So this is what he meant by “One Tough Nerd.”
Michigan’s Republican governor, Rick Snyder, has become public enemy No. 1 among liberals for his controversial decision this week to sign right-to-work legislation in Michigan—the birthplace of the American organized labor movement.
In 2010, he campaigned apart from the Tea Party tide, representing himself as a comparatively centrist technocrat, a CEO, and a CPA who would be relentlessly focused on balancing the state’s budget and improving its business climate. He rose from obscurity—beginning the race with virtually no statewide name recognition—to win office, largely thanks to a great TV ad that aired during the Super Bowl, introducing him as “One Tough Nerd.”
Now Michigan Democrats are calling Snyder a liar, as in State Sen. Gretchen Whitmer’s overheated Huffington Post column calling the legislation “anti-worker, anti-family, and ... anti-American.”
Coverage of the controversy at the state capital in Lansing was equally heated, as union member protesters swarmed the rotunda and circled the building. There were conflicts between the thousands of liberal activists who descended on the capital to protest the legislation, and the relative handful of conservatives there to support it.
Against this backdrop, there was an understandable temptation to replay the script of the divisive Wisconsin battles over Gov. Scott Walker’s approach there to reforming collective-bargaining rights. These fights were also labeled as labor’s last stand.
But the comparisons end at the slogans. Rick Snyder is not Scott Walker. And Michigan is not Wisconsin.
The fight in Wisconsin was over public sector unions’ rights. The fight in Michigan was largely over private-sector unions. This is not an incidental difference.
Public sector unions’ paychecks come from taxpayers—they have a direct impact on the budget. And the controversy in Wisconsin stemmed from Walkers’ attempts to rein in the political power of public-sector unions by removing their ability to automatically deduct union dues from worker paychecks. It was no surprise that he accepted what he thought was a call from the Koch brothers during the controversy.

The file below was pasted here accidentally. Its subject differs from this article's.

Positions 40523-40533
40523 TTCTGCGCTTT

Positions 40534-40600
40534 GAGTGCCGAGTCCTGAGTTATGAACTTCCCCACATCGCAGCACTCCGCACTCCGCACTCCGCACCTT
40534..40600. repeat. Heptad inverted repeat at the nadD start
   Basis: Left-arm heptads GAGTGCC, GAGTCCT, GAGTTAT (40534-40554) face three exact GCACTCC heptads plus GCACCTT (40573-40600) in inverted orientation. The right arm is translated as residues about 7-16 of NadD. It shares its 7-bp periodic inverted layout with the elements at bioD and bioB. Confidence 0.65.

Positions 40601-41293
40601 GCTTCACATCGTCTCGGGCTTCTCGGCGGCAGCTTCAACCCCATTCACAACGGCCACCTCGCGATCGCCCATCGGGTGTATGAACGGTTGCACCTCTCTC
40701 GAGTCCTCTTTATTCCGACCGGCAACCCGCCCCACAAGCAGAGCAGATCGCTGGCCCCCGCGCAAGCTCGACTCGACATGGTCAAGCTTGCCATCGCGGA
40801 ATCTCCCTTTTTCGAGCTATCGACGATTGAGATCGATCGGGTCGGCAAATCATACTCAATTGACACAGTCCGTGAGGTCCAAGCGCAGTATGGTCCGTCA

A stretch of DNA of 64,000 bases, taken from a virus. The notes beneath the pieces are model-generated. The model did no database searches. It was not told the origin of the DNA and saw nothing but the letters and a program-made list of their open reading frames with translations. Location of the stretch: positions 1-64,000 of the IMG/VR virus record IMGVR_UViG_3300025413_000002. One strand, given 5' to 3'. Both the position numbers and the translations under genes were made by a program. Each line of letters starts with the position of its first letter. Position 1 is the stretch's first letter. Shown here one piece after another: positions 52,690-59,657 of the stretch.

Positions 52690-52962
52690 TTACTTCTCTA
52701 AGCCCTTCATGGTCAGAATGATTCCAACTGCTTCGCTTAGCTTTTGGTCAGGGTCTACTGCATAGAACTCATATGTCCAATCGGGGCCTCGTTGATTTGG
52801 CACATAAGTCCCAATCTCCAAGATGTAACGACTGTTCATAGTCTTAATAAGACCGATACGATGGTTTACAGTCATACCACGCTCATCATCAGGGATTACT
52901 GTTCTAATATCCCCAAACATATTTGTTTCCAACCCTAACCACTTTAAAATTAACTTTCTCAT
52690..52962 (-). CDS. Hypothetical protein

Scott Walker was nearly recalled over his ideologically driven efforts, though he notably won the recall race in an early test of labor strength versus Super-PACs in a special election. He was celebrated as a partisan warrior by Tea Party backing Super-PACs like Americans for Prosperity and FreedomWorks. While he’s occasional tried to moderate his tone in a transparent attempt to hold on his job, there is no doubt that Scott Walker is an intensely partisan and ideological figure.
Not so with Rick Snyder, despite attempts to paint him with the same broad brush. After all, this is a Republican governor who rejected the Voter ID laws backed by many of his more conservative colleagues, and that were rightly described as voter suppression efforts. When Michigan’s Republican state legislature passed a Voter ID law and sent it to Snyder for his signature this July, he vetoed the bill. While conservatives grumbled, the League of Women Voters celebrated the decision.